<img height="1" width="1" style="display:none" src="https://www.facebook.com/tr?id=140508033228343&amp;ev=PageView&amp;noscript=1">

What is an IVF Cycle? [Explained Step by Step]

Posted by Olympia Benefits on October 25, 2018

The in vitro fertilization (IVF) cycle is made up of multiple procedures that are strategically timed.  According to the Mayo Clinic, one cycle of IVF can take about two weeks, and more than one cycle may be required. This article breaks down the multiple steps of the IVF Cycle for an easy to understand step by step introductory guide. 

In vitro fertilization (IVF) is an assisted reproductive technology (ART) that people seek out as a treatment for infertility.  It is important to consult with a physician that you trust who can discuss your specific case and explore if IVF is the right option for you.  In the IVF cycle, there are five primary procedures.  Depending on your treatment plan, each procedure may require additional assistance.  This step by step article explains the IVF Cycle and what you can expect.


Step One: Ovulation induction

In the initial procedure, the ovaries are stimulated by medication to produce eggs.  The medication and dosage required for this part of the process is subjective and specific to each patient’s treatment plan. During this part of the IVF cycle, medications may also be used for:

  • oocyte maturation (helping the eggs mature)

  • preventing premature ovulation (releasing and developing the eggs too soon)

  • preparing the lining of the uterus (making the uterus lining more receptive to implantation of the embryo)

*Progression to egg retrieval in the IVF process may be cancelled for one of the following reasons:

  • If there are not enough developing follicles (follicles are the small sacs in the ovaries that house an immature egg until becomes mature and is released through ovulation).

  • If ovulation occurs prematurely (when the developing egg is released too soon).

  • If there are too many developing follicles, this can result in ovarian hyperstimulation syndrome (OHS)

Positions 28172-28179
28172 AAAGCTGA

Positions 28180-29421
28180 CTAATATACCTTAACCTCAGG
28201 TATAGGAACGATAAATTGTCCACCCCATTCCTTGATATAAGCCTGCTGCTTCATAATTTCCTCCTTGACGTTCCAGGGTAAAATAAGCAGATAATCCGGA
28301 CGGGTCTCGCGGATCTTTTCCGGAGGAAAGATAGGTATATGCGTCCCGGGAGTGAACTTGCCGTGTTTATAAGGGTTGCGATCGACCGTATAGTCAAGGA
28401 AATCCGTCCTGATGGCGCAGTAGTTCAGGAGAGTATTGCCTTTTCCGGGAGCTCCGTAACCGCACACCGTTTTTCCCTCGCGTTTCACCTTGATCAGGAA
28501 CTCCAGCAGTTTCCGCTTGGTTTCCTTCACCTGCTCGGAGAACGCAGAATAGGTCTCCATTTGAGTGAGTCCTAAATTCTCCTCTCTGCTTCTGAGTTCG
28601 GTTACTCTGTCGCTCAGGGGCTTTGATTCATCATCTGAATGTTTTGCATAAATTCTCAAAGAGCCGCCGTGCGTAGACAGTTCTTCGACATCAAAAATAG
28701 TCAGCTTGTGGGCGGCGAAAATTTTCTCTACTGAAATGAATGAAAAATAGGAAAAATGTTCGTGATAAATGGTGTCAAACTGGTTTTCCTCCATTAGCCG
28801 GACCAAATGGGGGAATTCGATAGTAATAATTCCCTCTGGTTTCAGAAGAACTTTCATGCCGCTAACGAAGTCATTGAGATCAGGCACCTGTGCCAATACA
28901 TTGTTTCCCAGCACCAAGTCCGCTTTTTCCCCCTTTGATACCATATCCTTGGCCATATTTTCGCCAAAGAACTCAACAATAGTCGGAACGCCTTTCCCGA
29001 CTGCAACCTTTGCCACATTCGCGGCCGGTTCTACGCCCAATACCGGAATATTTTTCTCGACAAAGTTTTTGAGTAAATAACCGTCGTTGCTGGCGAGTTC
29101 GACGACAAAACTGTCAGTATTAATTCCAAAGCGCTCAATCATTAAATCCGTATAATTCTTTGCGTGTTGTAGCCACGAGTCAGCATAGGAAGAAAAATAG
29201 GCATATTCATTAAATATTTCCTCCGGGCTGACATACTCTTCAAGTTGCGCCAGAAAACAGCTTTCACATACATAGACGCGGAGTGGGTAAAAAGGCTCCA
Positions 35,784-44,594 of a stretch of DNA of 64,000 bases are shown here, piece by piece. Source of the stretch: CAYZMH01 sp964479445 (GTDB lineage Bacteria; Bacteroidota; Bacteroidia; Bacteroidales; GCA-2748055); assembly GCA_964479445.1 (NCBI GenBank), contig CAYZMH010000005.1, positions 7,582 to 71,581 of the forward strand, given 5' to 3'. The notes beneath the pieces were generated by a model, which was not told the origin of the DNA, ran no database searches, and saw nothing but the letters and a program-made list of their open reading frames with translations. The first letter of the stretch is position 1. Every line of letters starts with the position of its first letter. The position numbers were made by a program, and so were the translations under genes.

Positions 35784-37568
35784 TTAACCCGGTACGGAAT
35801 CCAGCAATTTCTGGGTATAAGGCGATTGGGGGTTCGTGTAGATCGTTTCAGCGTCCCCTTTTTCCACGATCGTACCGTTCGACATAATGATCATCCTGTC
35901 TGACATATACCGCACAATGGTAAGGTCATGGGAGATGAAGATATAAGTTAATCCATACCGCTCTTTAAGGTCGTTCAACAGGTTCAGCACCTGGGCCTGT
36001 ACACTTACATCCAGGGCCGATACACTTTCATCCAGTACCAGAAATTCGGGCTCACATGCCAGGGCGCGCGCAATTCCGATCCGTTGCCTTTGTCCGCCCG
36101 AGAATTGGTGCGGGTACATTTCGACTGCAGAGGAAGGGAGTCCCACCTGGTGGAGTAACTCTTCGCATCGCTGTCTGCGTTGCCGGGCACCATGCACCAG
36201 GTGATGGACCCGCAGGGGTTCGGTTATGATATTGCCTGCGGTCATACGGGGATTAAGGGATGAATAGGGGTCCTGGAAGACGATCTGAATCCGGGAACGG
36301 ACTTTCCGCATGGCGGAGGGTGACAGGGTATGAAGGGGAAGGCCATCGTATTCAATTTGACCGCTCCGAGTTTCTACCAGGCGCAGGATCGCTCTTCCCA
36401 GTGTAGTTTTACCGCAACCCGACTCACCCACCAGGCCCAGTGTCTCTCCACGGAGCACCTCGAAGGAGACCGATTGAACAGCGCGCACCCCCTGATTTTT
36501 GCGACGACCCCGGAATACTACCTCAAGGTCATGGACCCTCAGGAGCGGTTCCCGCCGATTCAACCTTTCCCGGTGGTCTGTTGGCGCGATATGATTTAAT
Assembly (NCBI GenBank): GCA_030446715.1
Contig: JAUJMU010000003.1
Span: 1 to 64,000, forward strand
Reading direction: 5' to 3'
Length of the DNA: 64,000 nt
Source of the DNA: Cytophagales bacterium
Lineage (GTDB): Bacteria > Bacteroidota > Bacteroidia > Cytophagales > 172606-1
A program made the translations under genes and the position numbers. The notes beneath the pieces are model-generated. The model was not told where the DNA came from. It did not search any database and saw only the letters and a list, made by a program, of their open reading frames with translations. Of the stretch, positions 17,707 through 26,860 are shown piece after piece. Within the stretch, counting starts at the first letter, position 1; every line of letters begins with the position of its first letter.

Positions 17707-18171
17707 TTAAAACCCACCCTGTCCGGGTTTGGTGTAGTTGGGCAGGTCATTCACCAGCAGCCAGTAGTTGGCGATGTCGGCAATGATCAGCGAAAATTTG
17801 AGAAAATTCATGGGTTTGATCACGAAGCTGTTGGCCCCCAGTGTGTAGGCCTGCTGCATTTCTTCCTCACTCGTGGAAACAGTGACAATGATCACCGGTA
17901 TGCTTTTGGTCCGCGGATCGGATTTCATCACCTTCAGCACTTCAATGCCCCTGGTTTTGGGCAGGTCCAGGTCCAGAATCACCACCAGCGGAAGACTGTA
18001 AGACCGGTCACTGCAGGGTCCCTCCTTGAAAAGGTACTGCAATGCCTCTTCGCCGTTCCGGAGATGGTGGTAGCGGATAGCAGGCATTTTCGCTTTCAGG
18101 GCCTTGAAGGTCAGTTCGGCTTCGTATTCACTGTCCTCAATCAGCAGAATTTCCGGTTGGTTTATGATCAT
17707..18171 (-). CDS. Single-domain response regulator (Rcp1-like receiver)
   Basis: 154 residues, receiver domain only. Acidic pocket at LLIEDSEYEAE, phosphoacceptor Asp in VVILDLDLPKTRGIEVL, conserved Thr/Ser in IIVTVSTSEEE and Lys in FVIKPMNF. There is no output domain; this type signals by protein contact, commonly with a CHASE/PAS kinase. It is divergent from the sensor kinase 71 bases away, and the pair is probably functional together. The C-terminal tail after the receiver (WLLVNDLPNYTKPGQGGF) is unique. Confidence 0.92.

• Other medical issues


Step Two: Egg retrieval

Once the eggs have reached maturity and before ovulation, the eggs are retrieved.  Multiple eggs can be retrieved in a session. The mature eggs are then incubated, and if identified as healthy and mature, they will be mixed with sperm to attempt fertilization.


 Step Three: Sperm retrieval

During this part of the IVF cycle, a sperm sample must be provided.  This can be done through masturbation, or alternatively through testicular aspiration (a surgical procedure where a needle is used to extract sperm from the testicle).  Once sperm is collected, it is separated from the semen fluid in preparation for the next phase in the IVF cycle.


 Step Four: Fertilization

This is the process where the sperm and egg are introduced, and if successful will produce an embryo.  There are two primary methods used to attempt fertilization. 

  • Insemination: this is where healthy sperm and eggs are introduced and incubated together.
  • Intracytoplasmic sperm injection (ICSI): in this procedure, a healthy sperm is injected directly into the egg. This procedure is used to assist the fertilization process when semen quality or quantity is low.


Step Five: Embryo transfer

If fertilization is successful, there will be one or more embryo’s available for transfer into the uterus.  The embryo or embryos will be transferred into the uterus using a syringe through a catheter.  Impregnation will occur if the embryo successfully implants into the lining of the uterus.


Take a deeper look into IVF in Canada by downloading the free eBook below.  This comprehensive outline will guide you through helpful resources to navigate the costs, risks and much more.  

Download your Free E-Book — IVF in Canada: The Complete Beginner's Guide

Free eBook download for  IVF in Canada: The Complete Beginners Guide

Related Reading: 

Free eBook: IVF in Canada

5 Things You Need To Know About IVF Cost in Canada

My Top 5 ‘Ah ha’ Moments for Group Health Spending Accounts


Topics: IVF, In vitro fertilization